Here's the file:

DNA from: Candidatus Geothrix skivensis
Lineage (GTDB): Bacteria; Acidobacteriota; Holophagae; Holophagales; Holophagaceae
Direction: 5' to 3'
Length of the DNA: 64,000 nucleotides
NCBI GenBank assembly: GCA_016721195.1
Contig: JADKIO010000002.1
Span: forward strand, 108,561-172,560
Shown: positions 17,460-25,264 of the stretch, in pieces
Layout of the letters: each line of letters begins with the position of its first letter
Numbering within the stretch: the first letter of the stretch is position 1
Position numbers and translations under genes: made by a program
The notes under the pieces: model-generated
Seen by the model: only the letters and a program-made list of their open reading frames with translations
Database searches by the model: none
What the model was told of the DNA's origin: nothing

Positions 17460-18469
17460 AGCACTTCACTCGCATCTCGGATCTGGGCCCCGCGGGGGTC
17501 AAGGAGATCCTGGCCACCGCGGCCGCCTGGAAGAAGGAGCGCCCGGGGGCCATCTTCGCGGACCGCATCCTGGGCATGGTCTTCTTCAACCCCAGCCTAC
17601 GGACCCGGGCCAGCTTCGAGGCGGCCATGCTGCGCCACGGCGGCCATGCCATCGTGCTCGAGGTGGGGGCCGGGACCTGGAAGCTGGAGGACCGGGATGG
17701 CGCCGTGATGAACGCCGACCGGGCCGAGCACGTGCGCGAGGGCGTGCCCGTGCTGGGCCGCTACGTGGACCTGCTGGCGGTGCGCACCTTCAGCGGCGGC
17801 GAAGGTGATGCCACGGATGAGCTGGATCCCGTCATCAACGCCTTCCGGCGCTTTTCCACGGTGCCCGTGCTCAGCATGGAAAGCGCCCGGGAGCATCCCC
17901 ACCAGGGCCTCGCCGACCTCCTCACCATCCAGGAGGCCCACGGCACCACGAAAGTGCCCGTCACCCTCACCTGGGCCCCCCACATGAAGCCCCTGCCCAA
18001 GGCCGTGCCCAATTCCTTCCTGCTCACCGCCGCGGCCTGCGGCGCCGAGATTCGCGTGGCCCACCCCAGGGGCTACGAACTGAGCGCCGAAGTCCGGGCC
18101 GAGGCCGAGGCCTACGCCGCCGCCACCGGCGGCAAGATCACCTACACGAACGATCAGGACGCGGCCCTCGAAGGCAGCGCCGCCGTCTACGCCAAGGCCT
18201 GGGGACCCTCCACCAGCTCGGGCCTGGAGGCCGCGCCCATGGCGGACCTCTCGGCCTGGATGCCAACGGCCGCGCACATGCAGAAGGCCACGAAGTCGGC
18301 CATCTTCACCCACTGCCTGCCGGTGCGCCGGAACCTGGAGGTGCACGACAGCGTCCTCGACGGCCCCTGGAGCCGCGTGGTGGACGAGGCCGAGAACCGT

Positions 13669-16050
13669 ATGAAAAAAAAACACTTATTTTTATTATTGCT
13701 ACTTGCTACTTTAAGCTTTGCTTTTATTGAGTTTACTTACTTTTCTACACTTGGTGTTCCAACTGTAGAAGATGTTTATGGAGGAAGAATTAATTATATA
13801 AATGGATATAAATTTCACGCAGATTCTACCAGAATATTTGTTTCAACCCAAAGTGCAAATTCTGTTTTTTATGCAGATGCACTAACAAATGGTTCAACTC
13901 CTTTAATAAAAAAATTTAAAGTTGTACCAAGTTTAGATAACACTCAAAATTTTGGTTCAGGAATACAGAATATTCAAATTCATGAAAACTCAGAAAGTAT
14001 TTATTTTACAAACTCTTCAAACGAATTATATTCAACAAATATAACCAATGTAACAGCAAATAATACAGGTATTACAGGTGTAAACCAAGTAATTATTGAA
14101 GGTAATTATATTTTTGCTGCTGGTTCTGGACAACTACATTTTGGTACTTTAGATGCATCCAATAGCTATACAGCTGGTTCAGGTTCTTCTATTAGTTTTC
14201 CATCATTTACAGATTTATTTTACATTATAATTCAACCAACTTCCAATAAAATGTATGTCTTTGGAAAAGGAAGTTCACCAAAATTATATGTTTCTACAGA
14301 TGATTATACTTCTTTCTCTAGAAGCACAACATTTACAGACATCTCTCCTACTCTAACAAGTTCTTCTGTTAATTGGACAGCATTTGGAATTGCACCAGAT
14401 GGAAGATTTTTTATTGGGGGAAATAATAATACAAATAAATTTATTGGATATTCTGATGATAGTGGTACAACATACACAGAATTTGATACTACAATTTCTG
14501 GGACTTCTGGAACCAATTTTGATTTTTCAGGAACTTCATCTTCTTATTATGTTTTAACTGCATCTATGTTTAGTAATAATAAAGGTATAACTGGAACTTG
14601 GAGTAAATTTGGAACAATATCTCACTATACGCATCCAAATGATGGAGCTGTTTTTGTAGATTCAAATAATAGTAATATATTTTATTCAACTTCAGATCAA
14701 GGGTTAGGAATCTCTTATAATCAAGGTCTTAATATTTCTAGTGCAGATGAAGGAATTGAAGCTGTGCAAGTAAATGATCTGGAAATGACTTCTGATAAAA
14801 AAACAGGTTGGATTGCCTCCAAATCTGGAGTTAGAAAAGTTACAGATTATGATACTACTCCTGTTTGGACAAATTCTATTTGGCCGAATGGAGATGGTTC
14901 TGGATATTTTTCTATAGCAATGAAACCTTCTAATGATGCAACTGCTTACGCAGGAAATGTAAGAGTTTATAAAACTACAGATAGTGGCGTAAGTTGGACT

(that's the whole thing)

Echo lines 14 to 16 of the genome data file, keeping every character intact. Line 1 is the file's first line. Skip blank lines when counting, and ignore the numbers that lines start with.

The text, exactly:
Database searches by the model: none
What the model was told of the DNA's origin: nothing

Positions 17460-18469